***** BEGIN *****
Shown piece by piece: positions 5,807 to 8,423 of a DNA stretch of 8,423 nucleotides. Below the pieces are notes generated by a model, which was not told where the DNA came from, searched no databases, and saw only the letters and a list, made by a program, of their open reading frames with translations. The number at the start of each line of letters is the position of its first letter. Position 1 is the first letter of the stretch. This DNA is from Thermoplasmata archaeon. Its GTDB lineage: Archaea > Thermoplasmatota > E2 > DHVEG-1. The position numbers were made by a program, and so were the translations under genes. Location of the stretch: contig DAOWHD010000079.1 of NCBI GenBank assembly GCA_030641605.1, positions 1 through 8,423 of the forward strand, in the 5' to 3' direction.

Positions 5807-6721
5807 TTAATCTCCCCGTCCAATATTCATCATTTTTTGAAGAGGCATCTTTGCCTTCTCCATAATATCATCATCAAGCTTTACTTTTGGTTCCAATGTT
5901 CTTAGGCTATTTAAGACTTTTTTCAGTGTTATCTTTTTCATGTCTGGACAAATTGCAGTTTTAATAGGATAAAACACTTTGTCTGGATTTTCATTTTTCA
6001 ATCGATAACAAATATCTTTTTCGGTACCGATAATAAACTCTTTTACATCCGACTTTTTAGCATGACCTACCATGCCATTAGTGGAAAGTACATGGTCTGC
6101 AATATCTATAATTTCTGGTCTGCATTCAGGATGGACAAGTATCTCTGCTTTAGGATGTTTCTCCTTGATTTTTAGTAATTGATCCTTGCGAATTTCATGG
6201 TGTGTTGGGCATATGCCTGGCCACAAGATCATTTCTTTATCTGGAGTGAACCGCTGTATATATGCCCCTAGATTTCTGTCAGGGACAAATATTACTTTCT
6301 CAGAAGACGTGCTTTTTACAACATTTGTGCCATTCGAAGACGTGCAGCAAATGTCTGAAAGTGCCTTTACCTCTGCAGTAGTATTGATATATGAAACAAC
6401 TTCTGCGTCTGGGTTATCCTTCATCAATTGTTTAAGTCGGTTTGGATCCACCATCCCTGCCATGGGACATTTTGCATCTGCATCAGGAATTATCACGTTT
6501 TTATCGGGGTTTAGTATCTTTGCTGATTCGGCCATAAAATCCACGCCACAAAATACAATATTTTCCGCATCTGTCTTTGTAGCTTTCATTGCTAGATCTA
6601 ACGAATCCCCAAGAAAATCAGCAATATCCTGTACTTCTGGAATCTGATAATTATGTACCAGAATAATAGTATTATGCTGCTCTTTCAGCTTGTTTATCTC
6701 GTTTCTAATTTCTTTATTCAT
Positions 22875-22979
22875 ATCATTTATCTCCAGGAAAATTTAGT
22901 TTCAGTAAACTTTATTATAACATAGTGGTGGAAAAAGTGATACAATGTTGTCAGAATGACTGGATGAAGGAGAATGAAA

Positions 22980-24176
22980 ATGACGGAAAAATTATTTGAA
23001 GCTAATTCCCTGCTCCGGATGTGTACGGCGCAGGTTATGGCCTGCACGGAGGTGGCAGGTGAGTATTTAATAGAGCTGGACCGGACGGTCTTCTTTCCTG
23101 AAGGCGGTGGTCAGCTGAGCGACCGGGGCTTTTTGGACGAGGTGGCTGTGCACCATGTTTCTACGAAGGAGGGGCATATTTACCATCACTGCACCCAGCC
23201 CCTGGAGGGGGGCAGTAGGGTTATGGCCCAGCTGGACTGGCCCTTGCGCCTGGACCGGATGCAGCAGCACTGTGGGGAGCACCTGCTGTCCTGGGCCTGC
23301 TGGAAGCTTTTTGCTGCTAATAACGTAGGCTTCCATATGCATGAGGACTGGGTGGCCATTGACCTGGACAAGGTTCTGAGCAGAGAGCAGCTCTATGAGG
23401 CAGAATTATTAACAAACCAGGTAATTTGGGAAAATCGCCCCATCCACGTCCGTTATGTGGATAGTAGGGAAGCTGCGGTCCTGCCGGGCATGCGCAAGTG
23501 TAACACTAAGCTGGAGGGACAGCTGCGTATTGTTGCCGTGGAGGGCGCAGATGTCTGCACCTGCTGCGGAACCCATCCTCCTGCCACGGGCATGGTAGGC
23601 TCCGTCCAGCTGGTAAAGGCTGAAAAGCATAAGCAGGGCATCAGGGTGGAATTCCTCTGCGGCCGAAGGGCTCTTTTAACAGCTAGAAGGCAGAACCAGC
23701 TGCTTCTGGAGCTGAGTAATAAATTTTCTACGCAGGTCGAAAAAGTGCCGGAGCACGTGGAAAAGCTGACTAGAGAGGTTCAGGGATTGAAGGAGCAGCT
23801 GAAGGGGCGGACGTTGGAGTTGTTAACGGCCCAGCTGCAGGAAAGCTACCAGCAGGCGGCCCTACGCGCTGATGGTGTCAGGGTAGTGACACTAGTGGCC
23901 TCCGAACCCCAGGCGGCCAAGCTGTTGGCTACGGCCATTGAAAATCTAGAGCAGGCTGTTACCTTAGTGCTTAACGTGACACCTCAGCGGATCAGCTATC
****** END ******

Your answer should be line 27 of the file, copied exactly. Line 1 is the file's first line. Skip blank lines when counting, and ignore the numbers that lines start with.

23901 TCCGAACCCCAGGCGGCCAAGCTGTTGGCTACGGCCATTGAAAATCTAGAGCAGGCTGTTACCTTAGTGCTTAACGTGACACCTCAGCGGATCAGCTATC